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Debate over defunding police continues at Seattle City Hall

Police Chief Carmen Best acknowledged the public's concerns about issues around race and police brutality, but she also said cutting the budget in half is reckless.

SEATTLE — From the City Council to the streets of Seattle, the debate is heating up over how much funding the Seattle Police Department will receive.

Wednesday, the city's Select Budget Committee tackled the issue of defunding.

The public weighed in during the meeting with some supporting a 50% cut to the budget, citing police brutality as one of the reasons why. Others said a cut that big will jeopardize public safety.

Police Chief Carmen Best acknowledged the concerns raised about issues around race and police brutality, but she also said cutting the budget in half is reckless

As the budget battle continues, a majority of City Council has said they are in favor of cutting SPD’s budget in half.

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King County Equity Now Coalition's proposal suggests a 50% cut would come with a four-point plan. That plan includes replacing current 911 operations with a civilian-controlled system, scaling up community-led solutions, funding a community-created roadmap to life without policing, and investing in housing for all.

KING 5 asked Best what she thought about the plan.

“I think that every plan needs to have analysis, and the plan is untested theory," she said. "I don't think we want to put 750,000 residents in the city at risk for theory that is untested.”

SPD's budget this year was more than $400 million. If it was cut in half, Chief Best says around 700 officers would be laid off.

“I think it's reckless behavior to do that without having to plan something in place for how we're going to respond on the calls for service, how we're going to protect community members, and how we're going to move forward and public safety,” she said.

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Additionally, according to public safety civil service rules, layoffs would happen by seniority, potentially damaging the diversity of the police force. 

“Some of our most diverse recruiting and hiring has happened over the last five years,” Best said.

Mike Fields, executive director for Human Resources for the Seattle Police Department, said trying to get around seniority leads to other complications.

“There has been some discussion of race-based exception to the order of layoff which we've received legal advice would be illegal,” Field said. “As to the other exceptions such as misconduct-based out of order layoff, that would face serious legal and labor challenges.”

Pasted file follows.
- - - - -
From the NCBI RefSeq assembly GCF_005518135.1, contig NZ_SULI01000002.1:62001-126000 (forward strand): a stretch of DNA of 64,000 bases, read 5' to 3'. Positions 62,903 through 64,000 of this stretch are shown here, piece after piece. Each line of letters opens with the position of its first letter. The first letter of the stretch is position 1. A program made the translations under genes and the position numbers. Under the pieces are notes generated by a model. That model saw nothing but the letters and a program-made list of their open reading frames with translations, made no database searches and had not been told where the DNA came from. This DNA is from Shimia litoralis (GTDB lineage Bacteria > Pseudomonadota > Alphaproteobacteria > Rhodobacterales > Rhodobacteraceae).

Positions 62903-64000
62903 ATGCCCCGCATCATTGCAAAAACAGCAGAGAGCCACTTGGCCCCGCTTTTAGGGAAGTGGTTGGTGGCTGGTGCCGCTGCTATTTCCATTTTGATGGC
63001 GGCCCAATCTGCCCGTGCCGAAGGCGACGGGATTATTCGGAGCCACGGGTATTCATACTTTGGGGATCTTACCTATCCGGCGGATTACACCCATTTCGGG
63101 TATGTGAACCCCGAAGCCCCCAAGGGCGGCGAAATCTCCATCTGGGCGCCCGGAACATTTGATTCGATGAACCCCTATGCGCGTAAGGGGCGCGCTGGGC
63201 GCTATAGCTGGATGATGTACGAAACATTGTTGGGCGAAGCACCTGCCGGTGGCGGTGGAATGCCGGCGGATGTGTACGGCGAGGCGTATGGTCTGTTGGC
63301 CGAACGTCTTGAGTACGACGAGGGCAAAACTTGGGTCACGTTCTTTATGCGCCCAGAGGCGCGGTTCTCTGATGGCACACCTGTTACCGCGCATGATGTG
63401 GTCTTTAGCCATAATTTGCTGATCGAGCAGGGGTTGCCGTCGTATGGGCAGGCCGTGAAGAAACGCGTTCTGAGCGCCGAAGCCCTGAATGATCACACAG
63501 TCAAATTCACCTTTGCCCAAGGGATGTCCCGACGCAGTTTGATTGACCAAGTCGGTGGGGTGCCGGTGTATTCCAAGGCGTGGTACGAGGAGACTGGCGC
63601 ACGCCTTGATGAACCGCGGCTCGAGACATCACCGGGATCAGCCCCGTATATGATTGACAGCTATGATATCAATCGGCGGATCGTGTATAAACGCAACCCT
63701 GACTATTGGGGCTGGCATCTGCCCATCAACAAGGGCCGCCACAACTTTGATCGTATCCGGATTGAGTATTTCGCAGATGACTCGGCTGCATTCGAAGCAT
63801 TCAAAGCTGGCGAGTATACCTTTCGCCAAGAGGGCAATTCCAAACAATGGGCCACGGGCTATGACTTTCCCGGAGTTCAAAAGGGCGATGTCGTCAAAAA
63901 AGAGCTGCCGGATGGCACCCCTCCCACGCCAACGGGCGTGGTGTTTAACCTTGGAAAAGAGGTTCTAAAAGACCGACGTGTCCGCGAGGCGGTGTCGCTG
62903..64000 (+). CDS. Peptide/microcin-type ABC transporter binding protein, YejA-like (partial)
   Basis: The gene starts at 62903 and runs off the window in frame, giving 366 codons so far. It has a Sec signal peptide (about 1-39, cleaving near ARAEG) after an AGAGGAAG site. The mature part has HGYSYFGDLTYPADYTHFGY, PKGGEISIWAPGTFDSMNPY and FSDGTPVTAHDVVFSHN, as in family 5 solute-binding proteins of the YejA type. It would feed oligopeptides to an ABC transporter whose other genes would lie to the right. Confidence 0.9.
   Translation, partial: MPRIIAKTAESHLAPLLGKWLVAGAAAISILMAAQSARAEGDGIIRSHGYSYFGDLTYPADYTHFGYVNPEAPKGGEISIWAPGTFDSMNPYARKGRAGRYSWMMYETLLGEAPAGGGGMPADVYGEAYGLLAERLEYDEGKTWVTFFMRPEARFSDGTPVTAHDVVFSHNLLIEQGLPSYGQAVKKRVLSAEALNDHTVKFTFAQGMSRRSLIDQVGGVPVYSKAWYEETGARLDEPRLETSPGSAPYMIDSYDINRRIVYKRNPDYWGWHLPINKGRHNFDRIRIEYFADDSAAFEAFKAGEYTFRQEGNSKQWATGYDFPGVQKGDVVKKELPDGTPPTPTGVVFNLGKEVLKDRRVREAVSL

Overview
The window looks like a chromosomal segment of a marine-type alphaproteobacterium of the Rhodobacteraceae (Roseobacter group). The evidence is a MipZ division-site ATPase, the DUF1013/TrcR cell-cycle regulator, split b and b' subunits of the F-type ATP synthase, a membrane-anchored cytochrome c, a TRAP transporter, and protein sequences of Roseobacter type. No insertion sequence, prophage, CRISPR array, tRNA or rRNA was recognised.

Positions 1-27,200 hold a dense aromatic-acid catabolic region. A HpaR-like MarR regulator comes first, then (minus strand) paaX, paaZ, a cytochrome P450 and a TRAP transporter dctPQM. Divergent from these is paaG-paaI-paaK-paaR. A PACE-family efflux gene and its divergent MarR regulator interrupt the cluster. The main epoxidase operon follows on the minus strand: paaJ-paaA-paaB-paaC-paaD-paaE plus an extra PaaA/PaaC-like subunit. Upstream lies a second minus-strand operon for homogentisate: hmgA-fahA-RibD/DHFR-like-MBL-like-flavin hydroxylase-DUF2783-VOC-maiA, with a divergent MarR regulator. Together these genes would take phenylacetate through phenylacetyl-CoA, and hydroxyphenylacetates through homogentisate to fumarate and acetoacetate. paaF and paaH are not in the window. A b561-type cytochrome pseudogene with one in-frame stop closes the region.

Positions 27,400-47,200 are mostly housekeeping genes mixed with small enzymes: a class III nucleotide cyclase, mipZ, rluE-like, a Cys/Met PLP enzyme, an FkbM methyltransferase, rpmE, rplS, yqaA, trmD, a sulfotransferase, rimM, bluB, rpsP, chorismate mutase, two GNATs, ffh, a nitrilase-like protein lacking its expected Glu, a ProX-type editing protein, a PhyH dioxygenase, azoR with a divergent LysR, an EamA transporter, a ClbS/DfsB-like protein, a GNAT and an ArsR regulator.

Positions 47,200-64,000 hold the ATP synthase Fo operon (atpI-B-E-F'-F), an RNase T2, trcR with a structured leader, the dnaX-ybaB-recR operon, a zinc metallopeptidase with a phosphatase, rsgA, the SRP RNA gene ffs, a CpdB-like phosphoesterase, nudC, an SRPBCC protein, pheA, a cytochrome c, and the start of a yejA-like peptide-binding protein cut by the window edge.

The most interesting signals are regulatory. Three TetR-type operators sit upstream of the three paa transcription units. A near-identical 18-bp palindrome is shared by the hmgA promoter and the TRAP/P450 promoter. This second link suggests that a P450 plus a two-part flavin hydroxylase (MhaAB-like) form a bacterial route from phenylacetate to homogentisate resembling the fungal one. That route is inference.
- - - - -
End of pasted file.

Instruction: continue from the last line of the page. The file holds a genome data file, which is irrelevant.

“My only concern as a police chief is to make sure that we have safety in the community,” Best said.

Best and Mayor Jenny Durkan have identified $76 million in cuts to the 2021 budget.

“Some of the functions that can be maintained outside of the police department, we would do that,” Best said. “That includes our 911 communications and parking enforcement and a few other units that we could possibly move to other realms and outside of the police department's budget.”

Fields added that if the budget was cut in half, the department would have to focus on high-priority 911 calls, and some specialized units might have to be eliminated.

Statement from a Mayor’s Office spokesperson: 

Last night, the City Council published its Issue Identification memos for the 2020 rebalanced budget. The City Budget Office and SPD have conducted an initial analysis to determine the fiscal, layoff, and labor implications of the issues identified by the Council. Based on CBO and SPD’s initial analysis, only Councilmember Sawant has identified a level of cuts to reach a 50 percent defund of the department in 2020. As Chief Best stated, cutting 50 percent of the budget will lead to significant layoffs and impacts to public safety, and as Council identifies cuts, the City and Council must be transparent about their impacts.

The Mayor and Chief outlined their initial actions for changes to SPD in 2021 budget, understanding that many of the changes will require the City to simultaneously expand community-led programs or current City programs like Health One. The Mayor hopes to work with the City Council and community members on the 2021 budget as well as continued transformation of SPD, and she is committed to partnering to make changes to the SPD budget and reinvest in community-based programs.

With 800,000 911 calls every year, reimagining community safety is incredibly complex, and many of the issues that community is rightly asking the City to address require scaling new resources. Mayor Durkan believes they are worth solving, and her and the Chief are ready to do the work.

The City Council is expected to vote on the budget on Aug 3.

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